Chicago's House Theatre Company

season ticket art by Chris Burnham

Season ticket art by Chris Burnham

Greetings from Chicagoland. My name is Ellen Ratchye-Foster. Andy & I met in NYC a while back. I’ve since migrated westward & he’s invited me to write some Chicago-based posts on Culturebot (see my post on Tinariwen) What else to set the scene? I grew up in Minnesota, my day job is consumer research, I am a Honda Accord-driving suburban mom, prone to sidebar-ing & for the most part a fangirl

Accordingly & just having seen Funny People, I’m still wondering as I write this how Adam Sandler’s character would write and perform this intro differently (for the record, it’s a really messy flick & mostly the better for it, Manohla Dargis’ peevish review notwithstanding) (yes, I have grown weary of her slapshots, particularly her having completely missed the point of the Reader – a painful movie about not one but two despicable people, and not simply 21st century Holocaust porn, as she so quickly dismissed it)

Got it? Where was I? I think Adam Sandler’s alter ego was rewriting my intro, flashing the shiv a little earlier on & certainly swinging a little more dick. I’m going to leave him to it & talk a little bit about one of my favorite things here in Chicago – the House Theatre Company

the first time I went I was enchanted twice over before anyone ever appeared onstage. number one, the production was in the kind of venue where you can bring your drink to your seat & number two, the atmosphere was unlike anything I’d ever encountered in the “arts”. everyone in the audience was kind of happily bouncing in anticipation & unabashedly a fan of the company *

so anyway, by the spring of ’07 they were definitely on the traditional trajectory to the bigger time, complete with a transfer to the Steppenwolf experimental space that was reviewed in the NYT, a benefit with a silent auction & replete with baby boomers, productions in new venues, a customized Nutcracker, etc. and then the economy collapsed. I’m happy to report that they’re still in business, with three all-new productions scheduled for the 2009-2010 season

what I’d like to dig into over the next few months is how they’re doing this. what happens to a “coming of age” story when the circumstances shift radically? I’m especially interested because their central theme is coming of age. their stories tend to focus on teenagers in the crucible or parents considering the price paid & by whom, or both. indeed I’d become a bit annoyed & even a bit sad about the constant stream of teen-age protagonists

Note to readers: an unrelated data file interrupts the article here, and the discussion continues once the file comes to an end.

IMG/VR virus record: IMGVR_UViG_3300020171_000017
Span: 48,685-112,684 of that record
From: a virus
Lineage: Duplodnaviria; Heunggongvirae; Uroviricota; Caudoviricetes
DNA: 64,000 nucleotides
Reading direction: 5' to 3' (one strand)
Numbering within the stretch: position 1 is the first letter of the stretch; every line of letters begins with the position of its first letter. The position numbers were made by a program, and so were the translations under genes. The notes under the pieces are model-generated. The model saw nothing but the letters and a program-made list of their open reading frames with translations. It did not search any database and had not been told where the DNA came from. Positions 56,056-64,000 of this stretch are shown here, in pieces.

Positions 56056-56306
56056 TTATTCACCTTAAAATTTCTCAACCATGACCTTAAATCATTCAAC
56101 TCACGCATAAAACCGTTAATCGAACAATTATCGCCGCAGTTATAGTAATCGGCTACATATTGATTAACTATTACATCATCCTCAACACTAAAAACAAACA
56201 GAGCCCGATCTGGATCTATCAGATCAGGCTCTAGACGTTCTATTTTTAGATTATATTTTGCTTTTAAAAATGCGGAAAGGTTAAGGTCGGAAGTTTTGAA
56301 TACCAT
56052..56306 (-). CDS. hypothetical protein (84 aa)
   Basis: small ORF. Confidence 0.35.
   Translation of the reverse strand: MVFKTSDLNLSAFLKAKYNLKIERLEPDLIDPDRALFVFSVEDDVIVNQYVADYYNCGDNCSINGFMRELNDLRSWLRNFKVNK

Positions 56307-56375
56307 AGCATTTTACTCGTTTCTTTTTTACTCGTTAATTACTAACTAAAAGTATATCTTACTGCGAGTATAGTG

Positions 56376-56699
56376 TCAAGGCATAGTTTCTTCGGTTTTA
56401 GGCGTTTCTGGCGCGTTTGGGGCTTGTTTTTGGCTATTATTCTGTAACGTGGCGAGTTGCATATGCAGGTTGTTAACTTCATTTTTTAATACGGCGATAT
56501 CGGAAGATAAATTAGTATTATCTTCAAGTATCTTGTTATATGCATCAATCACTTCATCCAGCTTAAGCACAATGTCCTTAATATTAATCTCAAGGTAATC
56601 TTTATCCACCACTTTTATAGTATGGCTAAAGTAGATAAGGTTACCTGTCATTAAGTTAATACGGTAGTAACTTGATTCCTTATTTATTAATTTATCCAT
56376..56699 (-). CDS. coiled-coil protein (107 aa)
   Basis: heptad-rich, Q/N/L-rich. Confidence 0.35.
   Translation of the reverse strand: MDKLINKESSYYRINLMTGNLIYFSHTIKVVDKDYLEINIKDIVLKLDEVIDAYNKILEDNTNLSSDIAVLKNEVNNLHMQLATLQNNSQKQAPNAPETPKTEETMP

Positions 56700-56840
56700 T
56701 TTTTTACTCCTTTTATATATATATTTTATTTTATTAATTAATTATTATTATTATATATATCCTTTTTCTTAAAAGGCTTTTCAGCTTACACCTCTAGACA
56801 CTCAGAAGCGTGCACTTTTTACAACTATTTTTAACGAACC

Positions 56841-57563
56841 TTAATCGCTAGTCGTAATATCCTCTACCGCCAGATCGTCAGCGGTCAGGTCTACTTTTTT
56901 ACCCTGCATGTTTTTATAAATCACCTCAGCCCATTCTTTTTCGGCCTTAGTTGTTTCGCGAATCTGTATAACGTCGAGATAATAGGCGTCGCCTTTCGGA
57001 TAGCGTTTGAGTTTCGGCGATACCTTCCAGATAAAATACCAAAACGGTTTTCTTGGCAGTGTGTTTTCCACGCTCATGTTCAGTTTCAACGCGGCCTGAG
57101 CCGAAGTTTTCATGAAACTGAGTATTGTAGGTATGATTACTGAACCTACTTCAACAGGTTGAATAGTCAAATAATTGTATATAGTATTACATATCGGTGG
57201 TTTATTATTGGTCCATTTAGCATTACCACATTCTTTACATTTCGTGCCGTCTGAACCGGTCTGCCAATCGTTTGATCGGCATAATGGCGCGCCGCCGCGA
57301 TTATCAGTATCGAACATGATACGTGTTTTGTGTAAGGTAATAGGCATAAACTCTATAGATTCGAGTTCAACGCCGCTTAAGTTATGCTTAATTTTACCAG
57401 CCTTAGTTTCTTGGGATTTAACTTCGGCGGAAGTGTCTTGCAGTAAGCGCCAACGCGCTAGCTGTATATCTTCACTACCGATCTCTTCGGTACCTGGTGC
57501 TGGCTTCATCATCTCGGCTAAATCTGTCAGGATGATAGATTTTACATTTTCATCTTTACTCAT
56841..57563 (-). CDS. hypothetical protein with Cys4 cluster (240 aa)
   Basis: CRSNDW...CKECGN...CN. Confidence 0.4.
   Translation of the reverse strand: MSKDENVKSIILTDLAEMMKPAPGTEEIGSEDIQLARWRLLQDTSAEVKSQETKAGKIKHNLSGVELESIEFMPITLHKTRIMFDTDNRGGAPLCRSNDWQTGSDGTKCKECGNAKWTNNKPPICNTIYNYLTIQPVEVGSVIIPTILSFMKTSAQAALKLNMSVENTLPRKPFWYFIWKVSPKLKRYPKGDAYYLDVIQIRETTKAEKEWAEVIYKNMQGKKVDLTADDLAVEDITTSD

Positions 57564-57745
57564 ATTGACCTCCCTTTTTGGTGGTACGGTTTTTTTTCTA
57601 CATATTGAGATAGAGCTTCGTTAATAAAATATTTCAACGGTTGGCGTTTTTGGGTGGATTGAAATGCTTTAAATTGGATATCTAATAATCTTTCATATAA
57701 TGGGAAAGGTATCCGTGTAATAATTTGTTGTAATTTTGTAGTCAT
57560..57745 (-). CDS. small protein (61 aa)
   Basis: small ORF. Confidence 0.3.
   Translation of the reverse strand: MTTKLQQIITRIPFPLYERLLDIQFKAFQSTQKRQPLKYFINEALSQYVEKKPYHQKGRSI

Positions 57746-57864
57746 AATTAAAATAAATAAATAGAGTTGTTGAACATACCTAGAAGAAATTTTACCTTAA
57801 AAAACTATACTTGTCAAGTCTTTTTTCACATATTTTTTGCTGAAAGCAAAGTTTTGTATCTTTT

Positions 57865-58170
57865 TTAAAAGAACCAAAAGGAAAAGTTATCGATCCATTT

now however the stakes are higher for everyone. maybe their response will simply be a variation on a theme, but I’m very curious about how they made it through, how the new challenges may manifest in the new productions & what it feels like

enough twee speculation. the company is the House Theatre ( Nathan Allen is the AD; Ryan Butts has recently been made MD. Phillip C. Klapperich was the founding ED. mainly the members are SMU grads from the class of ’00 & there seems to be a secondary correlation with Arvada, CO

The original House production “The Sparrow” featuring Carolyn Defrin was a phenomenon here in Chicago in the spring of ’07 (it will have its East Coast premiere outside Boston this fall at the Stoneham Theatre) Anyway, they’re now working from the Chopin Theater, having parted ways with the Viaduct Theater. Peter Sagal, host of NPR’s Wait, Wait Don’t Tell Me, is the chairman of their board of directors. my favorite productions have been Hatfield & McCoy and The Magnificents. I want to single out their frequent composer Kevin O’Donnell as a singular talent. the first show of the upcoming season will be “All the Fame of Lofty Deeds”, which title & notes already suggest occupancy – at least temporarily – in a new & differently tempered universe

stay tuned. I appreciate your time

* with apologies to the late lamented Theatre de la Jeune Lune of Minneapolis. the atmosphere there was always sparkling, but never had the pure bouncy excitement I’ve experienced with the House

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